Close-mid central rounded vowel

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Close-mid central rounded vowel
ɵ
ö
IPA number 323
Encoding
Entity (decimal) ɵ
Unicode (hex) U+0275
X-SAMPA 8
Kirshenbaum @.<umd>
Braille ⠴ (braille pattern dots-356) ⠕ (braille pattern dots-135)
Sound

The close-mid central rounded vowel, or high-mid central rounded vowel, is a type of vowel sound. The symbol in the International Phonetic Alphabet that represents this sound is ɵ, a lowercase barred letter o, and should not be confused with the Greek letter theta, θ, which in IPA corresponds to a consonant sound, the voiceless dental fricative. It was added to the IPA in 1993; before that, this vowel was transcribed ö.

The IPA prefers terms "close" and "open" for vowels, and the name of the article follows this. However, a large number of linguists, perhaps a majority, prefer the terms "high" and "low".

The character ɵ has been used in several Latin-derived alphabets such as the one for Janalif, but in that language it denotes a different sound than it does in the IPA. The character is homographic with Cyrillic Ө. The Unicode code point is U+019F Ɵ latin capital letter o with middle tilde (HTML: &#415;).

Features[edit]

IPA vowel chart
Front Near-​front Central Near-​back Back
Close
Blank vowel trapezoid.svg
iy
ɨʉ
ɯu
ɪʏ
eø
ɘɵ
ɤo
ɛœ
ɜɞ
ʌɔ
æ
aɶ
ɑɒ
Near-close
Close-mid
Mid
Open-mid
Near-open
Open
Paired vowels are: unrounded • rounded
Symbols with diacritics do not appear on the official IPA vowel chart. They are shown here for an easier access to articles.
This table contains phonetic symbols, which may not display correctly in some browsers. [Help]

IPA help • IPA key • chart • Loudspeaker.svg chart with audio • view

Occurrence[edit]

Language Word IPA Meaning Notes
Cantonese ceot7 [tsʰɵt˥] 'to go out' See Cantonese phonology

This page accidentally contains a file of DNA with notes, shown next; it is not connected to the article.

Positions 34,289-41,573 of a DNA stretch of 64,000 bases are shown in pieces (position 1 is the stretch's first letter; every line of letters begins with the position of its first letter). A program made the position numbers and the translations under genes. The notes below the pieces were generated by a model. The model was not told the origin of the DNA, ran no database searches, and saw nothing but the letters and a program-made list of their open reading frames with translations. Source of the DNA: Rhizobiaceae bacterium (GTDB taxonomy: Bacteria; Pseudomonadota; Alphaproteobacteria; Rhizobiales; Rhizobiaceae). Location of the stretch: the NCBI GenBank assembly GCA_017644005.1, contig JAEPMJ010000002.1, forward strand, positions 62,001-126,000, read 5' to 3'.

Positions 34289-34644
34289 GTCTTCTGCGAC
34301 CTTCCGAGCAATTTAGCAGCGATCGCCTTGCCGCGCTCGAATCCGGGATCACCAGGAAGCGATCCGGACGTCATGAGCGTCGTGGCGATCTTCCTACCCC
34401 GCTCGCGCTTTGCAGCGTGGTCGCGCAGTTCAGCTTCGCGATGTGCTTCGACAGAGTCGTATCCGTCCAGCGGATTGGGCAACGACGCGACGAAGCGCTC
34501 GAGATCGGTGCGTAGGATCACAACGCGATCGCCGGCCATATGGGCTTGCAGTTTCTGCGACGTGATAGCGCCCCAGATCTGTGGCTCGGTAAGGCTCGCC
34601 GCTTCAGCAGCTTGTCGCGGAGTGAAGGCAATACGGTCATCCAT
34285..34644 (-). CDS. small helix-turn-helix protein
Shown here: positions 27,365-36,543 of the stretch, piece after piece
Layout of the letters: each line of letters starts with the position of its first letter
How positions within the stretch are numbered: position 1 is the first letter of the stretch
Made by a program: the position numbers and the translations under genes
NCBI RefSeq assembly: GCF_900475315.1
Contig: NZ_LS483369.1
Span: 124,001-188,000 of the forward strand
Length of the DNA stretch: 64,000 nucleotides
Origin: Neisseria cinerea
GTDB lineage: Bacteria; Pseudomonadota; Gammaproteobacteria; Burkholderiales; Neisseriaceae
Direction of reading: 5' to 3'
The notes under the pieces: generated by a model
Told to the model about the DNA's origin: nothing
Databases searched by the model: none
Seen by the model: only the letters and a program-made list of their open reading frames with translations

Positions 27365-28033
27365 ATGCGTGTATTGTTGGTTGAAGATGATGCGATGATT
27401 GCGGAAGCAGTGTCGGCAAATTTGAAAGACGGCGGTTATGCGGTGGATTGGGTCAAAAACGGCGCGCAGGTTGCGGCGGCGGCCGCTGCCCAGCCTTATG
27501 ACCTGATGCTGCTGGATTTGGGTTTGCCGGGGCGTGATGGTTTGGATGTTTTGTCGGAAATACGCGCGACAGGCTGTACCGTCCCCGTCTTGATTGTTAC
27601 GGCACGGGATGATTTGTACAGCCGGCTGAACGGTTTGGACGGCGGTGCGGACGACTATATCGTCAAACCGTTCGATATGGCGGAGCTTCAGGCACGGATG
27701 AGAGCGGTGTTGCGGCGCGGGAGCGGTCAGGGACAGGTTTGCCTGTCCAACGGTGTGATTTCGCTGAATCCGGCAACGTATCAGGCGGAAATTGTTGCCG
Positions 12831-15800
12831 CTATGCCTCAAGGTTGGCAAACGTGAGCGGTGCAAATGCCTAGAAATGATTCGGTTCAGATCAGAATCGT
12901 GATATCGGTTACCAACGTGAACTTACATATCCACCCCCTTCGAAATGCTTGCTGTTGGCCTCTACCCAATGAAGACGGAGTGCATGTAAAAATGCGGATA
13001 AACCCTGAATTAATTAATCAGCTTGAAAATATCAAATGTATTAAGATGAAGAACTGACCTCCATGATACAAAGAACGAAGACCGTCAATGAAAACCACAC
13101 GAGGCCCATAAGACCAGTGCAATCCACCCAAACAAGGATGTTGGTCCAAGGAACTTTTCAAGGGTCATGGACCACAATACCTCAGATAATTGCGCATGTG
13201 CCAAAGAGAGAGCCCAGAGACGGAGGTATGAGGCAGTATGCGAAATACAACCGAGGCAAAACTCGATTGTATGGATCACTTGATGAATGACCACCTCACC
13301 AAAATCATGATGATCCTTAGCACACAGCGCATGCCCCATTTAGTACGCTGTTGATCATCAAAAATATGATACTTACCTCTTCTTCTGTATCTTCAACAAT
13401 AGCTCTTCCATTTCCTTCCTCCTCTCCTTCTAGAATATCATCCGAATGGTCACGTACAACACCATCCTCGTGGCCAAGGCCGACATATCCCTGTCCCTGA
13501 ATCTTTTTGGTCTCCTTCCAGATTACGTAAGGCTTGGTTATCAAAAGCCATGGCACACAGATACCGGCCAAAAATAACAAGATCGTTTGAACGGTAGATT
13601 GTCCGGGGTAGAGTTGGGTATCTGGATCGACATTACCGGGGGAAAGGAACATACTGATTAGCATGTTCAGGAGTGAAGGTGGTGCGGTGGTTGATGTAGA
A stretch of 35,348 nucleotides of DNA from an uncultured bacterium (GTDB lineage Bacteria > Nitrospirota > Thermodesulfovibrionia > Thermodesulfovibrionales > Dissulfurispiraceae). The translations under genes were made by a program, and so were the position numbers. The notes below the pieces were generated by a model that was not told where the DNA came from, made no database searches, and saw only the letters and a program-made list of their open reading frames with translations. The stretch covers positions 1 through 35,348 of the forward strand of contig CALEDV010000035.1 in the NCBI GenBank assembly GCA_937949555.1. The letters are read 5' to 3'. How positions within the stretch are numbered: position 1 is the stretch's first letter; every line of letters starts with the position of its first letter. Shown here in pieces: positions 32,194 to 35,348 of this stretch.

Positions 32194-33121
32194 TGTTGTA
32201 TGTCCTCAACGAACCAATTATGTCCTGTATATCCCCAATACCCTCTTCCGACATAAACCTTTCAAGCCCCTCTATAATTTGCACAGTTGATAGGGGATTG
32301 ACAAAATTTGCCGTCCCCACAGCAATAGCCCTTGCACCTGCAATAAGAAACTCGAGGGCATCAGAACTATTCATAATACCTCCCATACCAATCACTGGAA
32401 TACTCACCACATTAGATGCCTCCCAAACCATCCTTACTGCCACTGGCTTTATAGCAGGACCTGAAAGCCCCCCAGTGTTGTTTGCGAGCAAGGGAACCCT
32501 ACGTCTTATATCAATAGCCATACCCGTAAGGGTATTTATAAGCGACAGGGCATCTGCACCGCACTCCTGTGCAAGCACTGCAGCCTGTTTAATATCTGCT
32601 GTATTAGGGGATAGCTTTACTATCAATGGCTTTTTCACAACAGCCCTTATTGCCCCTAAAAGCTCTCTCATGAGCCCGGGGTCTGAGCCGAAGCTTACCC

Dutch Standard Netherlandic[1][2] hut [ɦɵ̟t] 'hut' Somewhat fronted. Typically transcribed as /ʏ/ or /œ/. It corresponds to [ʊ̈] in Belgium. See Dutch phonology
English Some dialects cooperate [kɵˈɒpəɹeɪt] 'cooperate' Reduced /oʊ/ in dialects that retain rounding. Pronounced with protruded lips, more closely transcribed [ɵʷ] or [əʷ].[citation needed]
Australian bird [bɵːd] 'bird' Typically transcribed as /ɜː/. Some speakers may pronounce this vowel unrounded ([ɘː]). See Australian English phonology
New Zealand[3] Somewhat fronted. May be lower ([ø̞̈ː ~ œ̈ː]).
Received Pronunciation[4] foot [fɵt] 'foot' Younger speakers. Others pronounce [ʊ]. See English phonology
New England Some speakers. Others pronounce [ʊ]. Particularly an Eastern New England phenomenon in the region.
Hull[5] goat [ɡɵːt] 'goat' Corresponds to /oʊ/ in other dialects.
Hiw[6] yöykö [jөjkөŋ] 'forget'
Irish Munster[7] dúnadh [ˈd̪ˠɰuːn̪ˠɰө̠˔] 'closing' Slightly raised and slightly retracted;[7] allophone of /ə/ adjacent to broad consonants, when the vowel in the preceeding syllable is either /uː/ or /ʊ/.[7] See Irish phonology
Limburgish Dialect of Hamont[8] Rus [ʀɵs²] 'a Russian' Somewhat lowered in Hamont.[8] May be transcribed /ʏ/.[8][9]
Maastrichtian[9] un [ɵn] 'onion'
Mongolian[10] өгөх [ɵɡɵx] 'to give'
Norwegian Stavanger[11] gull [ɡɵl] 'gold' Corresponds to [ʉ̞] in Standard Eastern Norwegian. See Norwegian phonology
Tajik кӯҳ [kʰɵːh] 'mountain' Often realised as /uː/ by many speakers
Toda ? [pɵːr̘] 'name'
Uzbek to‘g‘ri [t̪ɤɵʁˈɾɪ] 'right, true'
West Frisian put [pɵ̟t] 'well' Somewhat fronted. Typically transcribed as /ʏ/ or /œ/

The vowel transcribed /ɵ/ in Central Standard Swedish[12] and Standard Russian[13][14] is actually mid ([ɵ̞]).[12][13][14]

See also[edit]

References[edit]

  1. ^ Gussenhoven (1992), p. 47.
  2. ^ Rietveld & Van Heuven (2009), p. 68.
  3. ^ Bauer et al. (2007), p. 98–99.
  4. ^ "Received Pronunciation Phonology". The British Library. 
  5. ^ Williams & Kerswill (1999), pp. 143 and 146.
  6. ^ François (2013), p. 207.
  7. ^ a b c Ó Sé (2000)
  8. ^ a b c Verhoeven (2007), p. 221.
  9. ^ a b Gussenhoven & Aarts (1999), p. 159.
  10. ^ Iivonen & Harnud (2005), pp. 62, 66–67.
  11. ^ Vanvik (1979), p. 19.
  12. ^ a b Engstrand (1999), p. 140.
  13. ^ a b Jones & Ward (1969), pp. 62–63.
  14. ^ a b Crosswhite (2000), p. 167.

Bibliography[edit]